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By Mike Potter, NCCU Eagles Insider

Henry Frazier III said that above all it was one person who convinced him to leave behind a good situation at Prairie View A&M and become the new head football coach at North Carolina Central University.

“Even though (Chancellor) Dr. (Charlie) Nelms and the board of trustees approved this appointment, I’m here because of one person and that person is (Athletics Director) Dr. (Ingrid) Wicker-McCree,” said Frazier, who will take over after going 43-30 in seven seasons at a school that not too long ago was considered the doormat of Division I football. “She is a relentless recruiter. I had no plans on leaving, but she recruited me from my past employer and did an excellent job.nccu_wicker-mccree_frazierWicker-McCree (L) and Frazier talk following his introductory press conference

"In my opinion, she is a future star in the field of athletic administration and I am so excited to work with her hand-in-hand to bring this football program back to where it once was."

Wicker-McCree announced on Thursday that the former Bowie State quarterback and Bulldog head coach would be the Eagles’ new coach, after Chancellor Nelms said he would “break tradition” and step away from the podium at the Emma Marable Conference Room in the William Jones Building to let the A.D. introduce the new coach.

“Chancellor Nelms stressed that the new coach must have integrity, understand the importance of academic success, must be a winner and understand institutional control,” Wicker-McCree said. “In short, our new coach must embrace these three goals: graduation success, win more than you lose and run a clean program.

“In addition to the chancellor’s charge, I asked the (search) committee to strongly consider a new coach who would possess and demonstrate the following: expert knowledge of the game, someone who has lots of energy who will provide excitement and will engage with our university, alumni and community, and someone who will empower his students and staff to strive for excellence.”

Frazier, 42, has been in this position twice at the college level, assuming the reins of a once-great program at Prairie View that had fallen onto hard times after taking over a Bowie State program with a long habit of losing, and he turned both into winners.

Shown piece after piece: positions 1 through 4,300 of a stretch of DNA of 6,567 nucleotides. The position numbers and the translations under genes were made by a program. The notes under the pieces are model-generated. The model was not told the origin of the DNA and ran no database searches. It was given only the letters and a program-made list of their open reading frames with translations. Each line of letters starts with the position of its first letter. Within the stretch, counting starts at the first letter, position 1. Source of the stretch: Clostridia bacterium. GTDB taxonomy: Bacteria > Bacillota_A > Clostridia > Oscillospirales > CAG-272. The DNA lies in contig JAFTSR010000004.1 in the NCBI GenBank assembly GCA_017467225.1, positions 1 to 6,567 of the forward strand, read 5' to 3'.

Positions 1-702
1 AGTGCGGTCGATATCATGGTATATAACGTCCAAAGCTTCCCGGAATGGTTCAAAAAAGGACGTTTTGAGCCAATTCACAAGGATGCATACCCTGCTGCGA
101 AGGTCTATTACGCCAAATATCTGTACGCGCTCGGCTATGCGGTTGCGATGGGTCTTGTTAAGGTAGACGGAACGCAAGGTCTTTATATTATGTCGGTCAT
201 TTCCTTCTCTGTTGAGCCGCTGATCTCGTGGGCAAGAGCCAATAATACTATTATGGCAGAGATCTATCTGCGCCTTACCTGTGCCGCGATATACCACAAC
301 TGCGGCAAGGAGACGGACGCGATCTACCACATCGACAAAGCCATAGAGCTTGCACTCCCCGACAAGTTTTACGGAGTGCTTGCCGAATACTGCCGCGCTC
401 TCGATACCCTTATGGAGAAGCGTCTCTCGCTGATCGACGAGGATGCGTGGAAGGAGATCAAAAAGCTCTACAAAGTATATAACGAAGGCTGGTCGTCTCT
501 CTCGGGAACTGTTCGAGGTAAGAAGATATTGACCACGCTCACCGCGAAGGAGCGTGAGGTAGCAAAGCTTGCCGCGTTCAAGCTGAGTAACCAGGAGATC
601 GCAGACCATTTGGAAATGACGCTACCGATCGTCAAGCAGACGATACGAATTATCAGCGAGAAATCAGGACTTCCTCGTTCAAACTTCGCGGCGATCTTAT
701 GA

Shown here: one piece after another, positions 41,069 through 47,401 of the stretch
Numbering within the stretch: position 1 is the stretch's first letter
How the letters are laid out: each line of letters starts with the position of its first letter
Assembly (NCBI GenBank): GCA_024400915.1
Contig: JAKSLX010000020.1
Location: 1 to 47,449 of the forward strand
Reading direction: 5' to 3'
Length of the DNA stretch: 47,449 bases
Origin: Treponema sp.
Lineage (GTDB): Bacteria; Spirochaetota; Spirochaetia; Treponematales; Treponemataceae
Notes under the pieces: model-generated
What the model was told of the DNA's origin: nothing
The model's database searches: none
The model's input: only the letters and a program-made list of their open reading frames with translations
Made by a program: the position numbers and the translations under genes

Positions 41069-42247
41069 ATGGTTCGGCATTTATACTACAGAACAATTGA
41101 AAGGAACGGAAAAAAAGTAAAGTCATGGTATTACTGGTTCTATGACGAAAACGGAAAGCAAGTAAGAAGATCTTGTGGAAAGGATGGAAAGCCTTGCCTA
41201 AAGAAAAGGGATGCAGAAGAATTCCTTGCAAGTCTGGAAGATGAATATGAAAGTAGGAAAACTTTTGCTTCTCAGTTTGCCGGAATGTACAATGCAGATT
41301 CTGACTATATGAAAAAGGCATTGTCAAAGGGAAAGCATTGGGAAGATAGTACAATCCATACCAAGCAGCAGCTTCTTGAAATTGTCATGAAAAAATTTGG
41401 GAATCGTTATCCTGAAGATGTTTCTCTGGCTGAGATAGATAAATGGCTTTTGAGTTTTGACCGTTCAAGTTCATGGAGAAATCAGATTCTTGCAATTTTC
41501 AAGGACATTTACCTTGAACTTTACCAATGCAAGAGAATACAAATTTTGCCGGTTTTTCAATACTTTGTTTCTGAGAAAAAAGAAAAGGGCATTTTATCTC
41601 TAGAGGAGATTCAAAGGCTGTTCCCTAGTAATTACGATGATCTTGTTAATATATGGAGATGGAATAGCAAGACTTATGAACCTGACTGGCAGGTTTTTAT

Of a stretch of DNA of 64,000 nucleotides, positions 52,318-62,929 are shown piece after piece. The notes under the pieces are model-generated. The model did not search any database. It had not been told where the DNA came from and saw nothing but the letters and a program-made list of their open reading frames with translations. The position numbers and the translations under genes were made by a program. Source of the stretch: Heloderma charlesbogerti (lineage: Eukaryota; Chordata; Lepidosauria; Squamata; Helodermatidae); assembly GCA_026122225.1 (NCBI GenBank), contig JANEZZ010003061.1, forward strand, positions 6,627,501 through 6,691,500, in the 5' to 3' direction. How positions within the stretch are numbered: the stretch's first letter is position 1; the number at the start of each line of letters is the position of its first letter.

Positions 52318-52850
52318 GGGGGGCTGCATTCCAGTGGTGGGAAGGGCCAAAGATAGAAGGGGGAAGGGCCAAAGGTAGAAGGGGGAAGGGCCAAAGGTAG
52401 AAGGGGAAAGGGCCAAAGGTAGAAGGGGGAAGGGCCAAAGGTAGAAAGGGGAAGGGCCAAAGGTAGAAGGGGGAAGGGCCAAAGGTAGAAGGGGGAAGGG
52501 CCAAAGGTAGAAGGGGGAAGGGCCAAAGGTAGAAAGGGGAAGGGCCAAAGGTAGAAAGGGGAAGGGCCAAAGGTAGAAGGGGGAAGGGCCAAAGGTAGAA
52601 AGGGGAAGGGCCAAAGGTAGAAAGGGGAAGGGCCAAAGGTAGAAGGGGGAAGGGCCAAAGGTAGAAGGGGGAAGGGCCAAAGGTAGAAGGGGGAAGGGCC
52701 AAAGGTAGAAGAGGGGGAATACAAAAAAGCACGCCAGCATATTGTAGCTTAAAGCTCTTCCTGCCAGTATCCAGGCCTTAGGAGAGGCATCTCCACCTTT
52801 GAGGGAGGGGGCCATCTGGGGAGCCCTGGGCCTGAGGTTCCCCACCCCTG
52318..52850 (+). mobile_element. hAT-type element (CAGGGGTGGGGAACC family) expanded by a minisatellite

Frazier, who as quarterback had led BSU out of almost literally nowhere to its first NCAA Division II playoff berth in 1988 and first CIAA title in 1989, turned around a program at Central High in Capitol Heights, Md., before returning to his alma mater as head coach and leading it to a 26-24 mark in five seasons.

He then took over the helm of a floundering program in the SWAC, and has led the Panthers to four straight winning seasons, including a 9-1 record and the SWAC title in 2009.

“One of the high points for me was when we won that SWAC championship and we hadn’t won it since 1964,” Frazier explained. “My wife (the former LaNier Turner) and I looked at the first news article that was written when I accepted the job at Prairie View, and saw we did exactly what we said we were going to do when we came to Texas. She looked at me and said, ‘Let’s go (to NCCU.)’

“Winning that (SWAC) championship and watching those alums crying was something else. We left 17 starters at Bowie State when we went to Prairie View, and people said I was going to the graveyard of coaches. When you do what you say you’re going to do and how you said you were going to do it, you’re a man of integrity.”

Wicker-McCree said the decision was an easy one for her and the committee.

“I didn’t know him (personally) at all,” Wicker-McCree said. “I liked his success and his records and what he’s done in building programs, and the challenge that he’s not afraid of anything. To go from where he was at Bowie to the worst (program) in the country says a lot about him as a coach.”

And she said a call from an NCCU alumnus put her on the right track.

“He formally applied like all the other 60 applicants, but it was not hard to convince me he should be our candidate,” she explained. “If I didn’t think what we have would entice him, I would not have pursued him. I knew if I could just get him here and let him see the growth and the infrastructure that we could get him here. We have 64 people on our staff, and that’s pretty special.”

Frazier said he’s into long-term planning and checking off goals as he meets them.

“I have a five-year plan,” he said. “Phase One, one to two years we want to have a winning season and develop pride and confidence. In Phase Two, from two to three years we want to win a conference championship. We want to become strong, physical and fast and be extremely aggressive. In Phase Three, we’re going to win playoff games and compete for a national championship.

“I asked Dr. Wicker-McCree one question: Do you want to win a MEAC championship or do you want to win a national (NCAA Division I-FCS) championship? And she said ‘I want to win a national championship.’ When she said that, you had me then.

“And also we want to be a top 10 team in the country, we want our APR (Academic Progress Rate) to be 940 and above, and we want our graduation rate to be 75 percent and above.”


NCCU Eagles Insider Mike Potter is an award-winning journalist with more than two decades of experience covering North Carolina Central University.

 

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